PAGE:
Updated 4:47 p.m.
Two dozen staff at Hampshire College in Amherst, Massachusetts, are losing their jobs, and about 60 faculty will also be impacted.
This comes as Hampshire faces a financial crunch and a student body next fall of about half its current size.
Hampshire said in an announcement on Monday that reductions in the school's professor ranks will add up to a 45 percent savings in faculty salaries.
"A lot of faculty members volunteered to go down to 75 percent time or 50 percent time -- some of those offers were accepted and others weren't," Christoph Cox -- a Hampshire professor who will stay on full-time at the school next year -- told NEPR Tuesday.
In addition to the faculty accepting reduced hours, some are retiring. But the largest group will take voluntary leaves of absence to teach at other schools. That includes some finding positions with nearby colleges.
"Five College colleagues and institutions stepped in and were very generous in offering Hampshire folks visiting positions," Cox said. "Which is wonderful in a lot of ways, because it allows [them] to remain in the valley, to teach courses that Hampshire students -- in principle -- could take, while also a lot of those faculty will be available for the advising that's really central to a Hampshire education."
The job cuts at Hampshire also include 12 visiting faculty who will not see their contracts renewed, a spokesperson said.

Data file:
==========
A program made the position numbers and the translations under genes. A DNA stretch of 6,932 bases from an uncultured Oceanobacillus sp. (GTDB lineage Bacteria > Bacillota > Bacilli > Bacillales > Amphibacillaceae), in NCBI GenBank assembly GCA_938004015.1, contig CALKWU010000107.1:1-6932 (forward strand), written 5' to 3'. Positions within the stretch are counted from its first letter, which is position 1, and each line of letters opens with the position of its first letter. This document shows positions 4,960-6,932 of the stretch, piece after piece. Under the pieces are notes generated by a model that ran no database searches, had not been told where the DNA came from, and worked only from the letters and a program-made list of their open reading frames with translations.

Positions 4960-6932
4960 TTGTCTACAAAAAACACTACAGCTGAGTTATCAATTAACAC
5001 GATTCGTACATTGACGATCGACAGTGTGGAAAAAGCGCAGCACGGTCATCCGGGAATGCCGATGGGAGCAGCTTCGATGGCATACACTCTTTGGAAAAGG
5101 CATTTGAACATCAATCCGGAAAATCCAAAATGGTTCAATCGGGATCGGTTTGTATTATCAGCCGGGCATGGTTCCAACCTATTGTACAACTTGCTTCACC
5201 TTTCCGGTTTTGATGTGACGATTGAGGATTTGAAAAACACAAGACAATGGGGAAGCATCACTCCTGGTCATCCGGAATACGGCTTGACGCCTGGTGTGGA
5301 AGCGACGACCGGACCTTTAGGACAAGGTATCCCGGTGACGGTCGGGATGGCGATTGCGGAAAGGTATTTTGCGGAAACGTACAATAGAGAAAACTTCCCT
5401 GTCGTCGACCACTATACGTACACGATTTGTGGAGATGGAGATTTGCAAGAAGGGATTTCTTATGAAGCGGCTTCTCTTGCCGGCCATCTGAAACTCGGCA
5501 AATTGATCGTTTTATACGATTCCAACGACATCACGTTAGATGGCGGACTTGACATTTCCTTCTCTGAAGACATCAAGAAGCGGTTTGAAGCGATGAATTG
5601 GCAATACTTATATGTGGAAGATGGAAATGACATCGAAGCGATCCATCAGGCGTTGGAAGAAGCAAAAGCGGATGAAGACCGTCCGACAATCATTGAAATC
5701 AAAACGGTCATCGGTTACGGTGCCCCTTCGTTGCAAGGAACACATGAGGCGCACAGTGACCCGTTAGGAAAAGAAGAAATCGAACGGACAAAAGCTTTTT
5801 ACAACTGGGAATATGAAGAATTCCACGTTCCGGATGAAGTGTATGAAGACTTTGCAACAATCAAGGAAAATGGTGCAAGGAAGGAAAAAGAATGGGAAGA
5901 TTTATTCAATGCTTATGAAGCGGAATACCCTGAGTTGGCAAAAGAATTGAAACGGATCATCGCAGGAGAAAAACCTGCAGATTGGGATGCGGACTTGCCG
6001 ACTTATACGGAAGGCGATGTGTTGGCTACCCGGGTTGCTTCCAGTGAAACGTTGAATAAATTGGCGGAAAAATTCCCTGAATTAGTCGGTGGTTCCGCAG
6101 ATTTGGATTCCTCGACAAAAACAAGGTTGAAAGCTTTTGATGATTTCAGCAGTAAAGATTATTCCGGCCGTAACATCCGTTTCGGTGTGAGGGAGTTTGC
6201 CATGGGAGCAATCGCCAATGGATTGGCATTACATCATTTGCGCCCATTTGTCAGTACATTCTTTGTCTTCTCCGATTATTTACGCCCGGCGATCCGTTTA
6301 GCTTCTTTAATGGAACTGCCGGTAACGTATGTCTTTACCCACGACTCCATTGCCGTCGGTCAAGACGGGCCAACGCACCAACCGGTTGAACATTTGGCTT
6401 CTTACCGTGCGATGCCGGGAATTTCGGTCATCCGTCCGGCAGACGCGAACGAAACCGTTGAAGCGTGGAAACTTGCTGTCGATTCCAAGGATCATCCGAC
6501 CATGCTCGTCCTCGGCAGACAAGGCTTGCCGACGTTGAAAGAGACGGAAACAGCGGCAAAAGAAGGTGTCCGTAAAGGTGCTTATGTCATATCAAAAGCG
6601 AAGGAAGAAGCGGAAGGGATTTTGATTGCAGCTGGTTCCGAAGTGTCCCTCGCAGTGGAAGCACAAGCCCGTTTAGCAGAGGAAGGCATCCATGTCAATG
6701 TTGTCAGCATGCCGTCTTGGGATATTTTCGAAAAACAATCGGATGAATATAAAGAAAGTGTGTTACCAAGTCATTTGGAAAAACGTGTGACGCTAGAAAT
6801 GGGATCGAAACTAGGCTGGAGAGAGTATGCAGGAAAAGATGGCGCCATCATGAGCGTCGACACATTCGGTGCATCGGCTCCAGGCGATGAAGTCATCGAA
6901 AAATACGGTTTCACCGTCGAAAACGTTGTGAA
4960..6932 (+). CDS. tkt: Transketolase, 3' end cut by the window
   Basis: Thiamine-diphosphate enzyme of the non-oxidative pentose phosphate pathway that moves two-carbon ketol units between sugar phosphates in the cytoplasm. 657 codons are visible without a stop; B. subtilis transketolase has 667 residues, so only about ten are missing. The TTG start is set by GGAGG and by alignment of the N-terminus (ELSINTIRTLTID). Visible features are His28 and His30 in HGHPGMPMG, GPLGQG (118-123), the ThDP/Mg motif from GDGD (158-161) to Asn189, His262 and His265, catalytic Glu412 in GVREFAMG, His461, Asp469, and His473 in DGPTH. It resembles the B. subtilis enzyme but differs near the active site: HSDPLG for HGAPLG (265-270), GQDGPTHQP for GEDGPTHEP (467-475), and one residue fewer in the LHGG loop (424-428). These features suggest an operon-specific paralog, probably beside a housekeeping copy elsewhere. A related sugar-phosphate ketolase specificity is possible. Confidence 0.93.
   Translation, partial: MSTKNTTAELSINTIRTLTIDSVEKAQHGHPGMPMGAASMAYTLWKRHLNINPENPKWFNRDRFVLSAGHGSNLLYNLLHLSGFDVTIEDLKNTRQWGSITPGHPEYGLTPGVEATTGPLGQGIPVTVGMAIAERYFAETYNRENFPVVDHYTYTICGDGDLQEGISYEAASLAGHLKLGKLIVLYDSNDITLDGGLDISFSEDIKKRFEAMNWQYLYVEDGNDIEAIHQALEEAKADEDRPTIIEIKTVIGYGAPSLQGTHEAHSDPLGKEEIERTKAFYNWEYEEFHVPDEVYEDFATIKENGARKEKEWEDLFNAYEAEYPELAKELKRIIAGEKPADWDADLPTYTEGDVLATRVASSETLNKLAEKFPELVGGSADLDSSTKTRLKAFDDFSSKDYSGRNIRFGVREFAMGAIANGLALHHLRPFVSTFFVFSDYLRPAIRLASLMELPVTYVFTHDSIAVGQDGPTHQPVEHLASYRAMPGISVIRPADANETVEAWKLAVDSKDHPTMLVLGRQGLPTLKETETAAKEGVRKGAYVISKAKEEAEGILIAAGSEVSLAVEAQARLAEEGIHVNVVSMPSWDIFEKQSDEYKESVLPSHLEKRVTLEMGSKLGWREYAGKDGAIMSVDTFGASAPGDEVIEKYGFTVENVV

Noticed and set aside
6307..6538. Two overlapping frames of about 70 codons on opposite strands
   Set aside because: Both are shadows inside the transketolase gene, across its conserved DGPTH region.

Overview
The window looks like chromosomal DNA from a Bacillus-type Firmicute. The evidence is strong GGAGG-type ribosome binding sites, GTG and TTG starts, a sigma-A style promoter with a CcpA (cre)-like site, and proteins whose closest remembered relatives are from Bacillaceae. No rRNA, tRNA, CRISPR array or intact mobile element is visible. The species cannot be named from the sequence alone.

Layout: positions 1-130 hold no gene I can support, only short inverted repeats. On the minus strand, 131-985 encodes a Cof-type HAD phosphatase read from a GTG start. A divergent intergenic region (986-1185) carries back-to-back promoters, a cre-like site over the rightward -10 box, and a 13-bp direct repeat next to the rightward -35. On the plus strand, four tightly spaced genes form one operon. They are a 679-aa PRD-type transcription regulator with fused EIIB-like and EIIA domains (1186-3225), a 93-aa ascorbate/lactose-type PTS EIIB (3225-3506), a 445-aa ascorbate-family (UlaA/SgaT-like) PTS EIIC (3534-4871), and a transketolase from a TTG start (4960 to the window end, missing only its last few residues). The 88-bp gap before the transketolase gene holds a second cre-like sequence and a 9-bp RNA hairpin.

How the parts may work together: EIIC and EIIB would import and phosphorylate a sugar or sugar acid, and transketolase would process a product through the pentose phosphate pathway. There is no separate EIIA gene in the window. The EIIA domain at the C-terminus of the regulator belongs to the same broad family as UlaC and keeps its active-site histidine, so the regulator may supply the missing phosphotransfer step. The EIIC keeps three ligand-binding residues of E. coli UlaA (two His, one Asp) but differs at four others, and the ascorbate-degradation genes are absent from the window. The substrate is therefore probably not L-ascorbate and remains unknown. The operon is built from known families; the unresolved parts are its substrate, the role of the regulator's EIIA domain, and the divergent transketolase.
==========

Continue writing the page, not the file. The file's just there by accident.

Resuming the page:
Further, the college said 24 staff members will be laid off at the end of June, all of whom are eligible for severance pay. That's on top of the nine who lost their jobs earlier this month, and is separate from the layoffs of a large group of food-service workers employed by another company.
"Hampshire is a lean institution that doesn't have an overabundance of staff," Cox said. "All the staff members on campus are really dedicated to Hampshire and really care about the place, and so any staff layoffs are a real detriment to the college."
Hampshire has said the school could see as few as 550 students next year, as it accepted a tiny freshman class, and some current students decided to transfer.
"Securing our finances is essential as we begin to restructure Hampshire and lead a major fundraising campaign," interim President Ken Rosenthal said in a letter to the campus. "I’m optimistic we’ll be a stronger institution for our 50th anniversary in 2020 and our next half-century."
This all comes as school administrators face the threat of Hampshire losing its accreditation or going on probation. They make their case to accreditors late next month.